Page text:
I have had two barriers for learning languages. At school I was dyslexic (I don't know if you can grow out of it) so always struggled with English, French, reading and so on. Plus I have hearing problems. Speaking on the telephone is a nightmare in English let alone doing it in French. I have lived in France for less than two years and I can converse with others and I can do simple things on the phone. Just yesterday I booked my car in for a service and made a doctor’s appointment! Proud? Yes.

I go cycling with a group of French ladies who don't speak any English. Mixing something difficult (learning French) with something you enjoy (cycling) is a really good mix.

Duolingo.com has helped. It is an amazing free site and has helped me improve my spelling. Memrise.com is similar with a paid option, I think.

Librivox.org - you can download audio books in a few different languages - for free!

Repeat, evaluate and repeat is key to success in learning a new language... And realising that we never stop learning ;)


(Sarah Moorcroft) #20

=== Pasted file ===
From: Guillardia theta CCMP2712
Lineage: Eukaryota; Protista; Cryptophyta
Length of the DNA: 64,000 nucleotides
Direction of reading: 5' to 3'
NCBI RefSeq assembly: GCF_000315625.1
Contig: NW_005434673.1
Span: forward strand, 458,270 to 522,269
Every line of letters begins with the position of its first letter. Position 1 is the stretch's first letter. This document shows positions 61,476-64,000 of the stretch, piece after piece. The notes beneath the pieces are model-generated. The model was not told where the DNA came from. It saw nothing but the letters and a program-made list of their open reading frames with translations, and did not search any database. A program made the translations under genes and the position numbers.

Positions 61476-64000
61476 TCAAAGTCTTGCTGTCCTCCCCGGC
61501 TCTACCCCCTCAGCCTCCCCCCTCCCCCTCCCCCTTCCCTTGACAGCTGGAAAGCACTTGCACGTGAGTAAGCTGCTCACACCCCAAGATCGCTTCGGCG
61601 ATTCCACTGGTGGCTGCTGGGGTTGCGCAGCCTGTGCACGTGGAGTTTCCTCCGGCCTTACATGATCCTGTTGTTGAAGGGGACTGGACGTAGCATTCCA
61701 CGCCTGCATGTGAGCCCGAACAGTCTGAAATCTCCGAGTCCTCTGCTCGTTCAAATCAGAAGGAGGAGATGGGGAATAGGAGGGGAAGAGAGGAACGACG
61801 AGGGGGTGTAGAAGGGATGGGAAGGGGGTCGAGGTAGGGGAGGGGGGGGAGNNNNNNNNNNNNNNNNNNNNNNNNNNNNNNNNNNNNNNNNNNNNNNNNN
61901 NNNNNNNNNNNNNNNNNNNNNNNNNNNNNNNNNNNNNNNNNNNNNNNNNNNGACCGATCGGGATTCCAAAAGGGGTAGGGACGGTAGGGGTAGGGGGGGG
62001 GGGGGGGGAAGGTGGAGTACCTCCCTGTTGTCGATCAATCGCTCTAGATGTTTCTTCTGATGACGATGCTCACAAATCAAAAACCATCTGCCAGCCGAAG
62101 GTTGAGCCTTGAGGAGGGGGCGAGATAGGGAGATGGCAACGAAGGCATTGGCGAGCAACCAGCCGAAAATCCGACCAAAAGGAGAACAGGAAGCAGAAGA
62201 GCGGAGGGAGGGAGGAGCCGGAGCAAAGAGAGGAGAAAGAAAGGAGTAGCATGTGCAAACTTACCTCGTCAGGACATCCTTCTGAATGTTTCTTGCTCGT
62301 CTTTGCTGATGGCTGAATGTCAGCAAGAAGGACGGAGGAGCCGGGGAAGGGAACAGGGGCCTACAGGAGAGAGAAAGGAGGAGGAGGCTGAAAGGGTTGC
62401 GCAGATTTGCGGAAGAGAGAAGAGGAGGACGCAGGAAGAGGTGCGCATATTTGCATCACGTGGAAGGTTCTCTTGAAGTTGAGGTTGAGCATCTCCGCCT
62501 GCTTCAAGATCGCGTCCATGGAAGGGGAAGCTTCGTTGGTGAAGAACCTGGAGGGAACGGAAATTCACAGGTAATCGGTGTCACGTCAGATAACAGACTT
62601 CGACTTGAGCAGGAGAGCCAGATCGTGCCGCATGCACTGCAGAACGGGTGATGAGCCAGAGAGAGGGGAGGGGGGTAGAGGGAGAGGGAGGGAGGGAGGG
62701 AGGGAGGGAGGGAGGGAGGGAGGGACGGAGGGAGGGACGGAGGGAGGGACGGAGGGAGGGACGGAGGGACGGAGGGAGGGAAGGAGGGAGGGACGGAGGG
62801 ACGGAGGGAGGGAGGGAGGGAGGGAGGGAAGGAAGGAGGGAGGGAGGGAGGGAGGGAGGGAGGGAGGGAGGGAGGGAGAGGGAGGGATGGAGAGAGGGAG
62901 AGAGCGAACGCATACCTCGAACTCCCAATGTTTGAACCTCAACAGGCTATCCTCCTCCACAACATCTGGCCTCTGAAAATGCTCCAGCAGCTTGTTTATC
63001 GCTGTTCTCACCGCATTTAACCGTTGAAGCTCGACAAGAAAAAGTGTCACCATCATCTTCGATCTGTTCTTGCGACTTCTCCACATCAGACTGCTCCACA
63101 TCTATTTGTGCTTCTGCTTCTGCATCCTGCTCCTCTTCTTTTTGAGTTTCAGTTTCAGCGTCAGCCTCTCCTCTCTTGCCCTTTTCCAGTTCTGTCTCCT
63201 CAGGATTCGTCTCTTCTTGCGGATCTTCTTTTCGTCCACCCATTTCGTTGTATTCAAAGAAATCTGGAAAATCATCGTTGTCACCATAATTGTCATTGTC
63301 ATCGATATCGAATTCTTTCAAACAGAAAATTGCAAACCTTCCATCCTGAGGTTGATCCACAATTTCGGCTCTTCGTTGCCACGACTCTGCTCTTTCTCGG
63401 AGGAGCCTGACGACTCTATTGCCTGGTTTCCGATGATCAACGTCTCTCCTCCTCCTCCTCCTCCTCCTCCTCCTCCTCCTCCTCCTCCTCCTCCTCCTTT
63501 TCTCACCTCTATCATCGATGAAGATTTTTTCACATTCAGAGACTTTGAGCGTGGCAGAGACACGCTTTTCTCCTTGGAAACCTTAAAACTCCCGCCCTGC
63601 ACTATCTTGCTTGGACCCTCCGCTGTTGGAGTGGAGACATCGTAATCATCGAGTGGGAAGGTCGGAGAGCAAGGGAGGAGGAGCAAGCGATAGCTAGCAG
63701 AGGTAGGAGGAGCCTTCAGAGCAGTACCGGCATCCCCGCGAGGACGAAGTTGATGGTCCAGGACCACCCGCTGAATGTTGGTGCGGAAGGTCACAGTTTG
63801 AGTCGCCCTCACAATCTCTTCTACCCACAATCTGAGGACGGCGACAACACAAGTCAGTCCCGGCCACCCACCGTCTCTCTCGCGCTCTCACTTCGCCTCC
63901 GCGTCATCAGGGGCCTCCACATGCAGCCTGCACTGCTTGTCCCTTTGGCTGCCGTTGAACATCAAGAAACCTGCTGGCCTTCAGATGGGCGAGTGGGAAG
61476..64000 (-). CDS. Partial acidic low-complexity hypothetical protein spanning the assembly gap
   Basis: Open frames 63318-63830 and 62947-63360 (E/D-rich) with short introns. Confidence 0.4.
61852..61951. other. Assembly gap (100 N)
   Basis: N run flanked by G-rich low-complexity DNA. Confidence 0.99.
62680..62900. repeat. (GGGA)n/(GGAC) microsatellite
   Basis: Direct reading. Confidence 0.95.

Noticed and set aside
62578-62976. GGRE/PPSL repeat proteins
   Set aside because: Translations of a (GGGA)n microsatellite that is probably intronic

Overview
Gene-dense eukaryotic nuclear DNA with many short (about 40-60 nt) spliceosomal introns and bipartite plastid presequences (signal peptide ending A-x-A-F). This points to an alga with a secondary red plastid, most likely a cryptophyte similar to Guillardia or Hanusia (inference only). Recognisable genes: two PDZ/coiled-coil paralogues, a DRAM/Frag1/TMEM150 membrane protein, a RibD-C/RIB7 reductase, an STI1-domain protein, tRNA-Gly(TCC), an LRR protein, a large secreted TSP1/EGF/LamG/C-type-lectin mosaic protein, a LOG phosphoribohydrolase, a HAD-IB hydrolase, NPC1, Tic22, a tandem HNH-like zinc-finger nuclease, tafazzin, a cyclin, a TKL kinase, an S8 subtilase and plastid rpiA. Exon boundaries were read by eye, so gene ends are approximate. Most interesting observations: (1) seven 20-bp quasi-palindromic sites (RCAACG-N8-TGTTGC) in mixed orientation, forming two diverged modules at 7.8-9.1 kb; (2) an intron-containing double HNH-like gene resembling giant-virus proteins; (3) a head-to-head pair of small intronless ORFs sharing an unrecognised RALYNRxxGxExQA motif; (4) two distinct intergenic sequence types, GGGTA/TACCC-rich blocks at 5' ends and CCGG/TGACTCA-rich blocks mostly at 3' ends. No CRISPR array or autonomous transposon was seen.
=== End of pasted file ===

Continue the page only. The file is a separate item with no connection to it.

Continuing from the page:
Thanks for this site Steven, as I am still in the UK, frantically learning french for permanent arrival next year, such sites are hugely valuable to me as well. I have found listening to podcasts from France Bleu Radio, in particular the France Bleu Midi ensemble downloads, are really useful for me whilst driving, I can immerse myself in listening to French conversations, delighted to understand the content occasionally! I enjoy them because they are on interesting cultural topics that I would find interesting anyway. I long for the day when I can listen to them and not have to translate in my head constantly! For structured learning I love coffee break french, especially the slightly higher levels 3 and 4, which are challenging but highly enjoyable. I have subscribed to the additional lessons, although there is very good quality free content as welL. I do find the written language a real challenge, any ideas of helping with this would be great as well please. Being understood speaking face to face with someone is a possibility, putting my ramblings down in an email is another thing!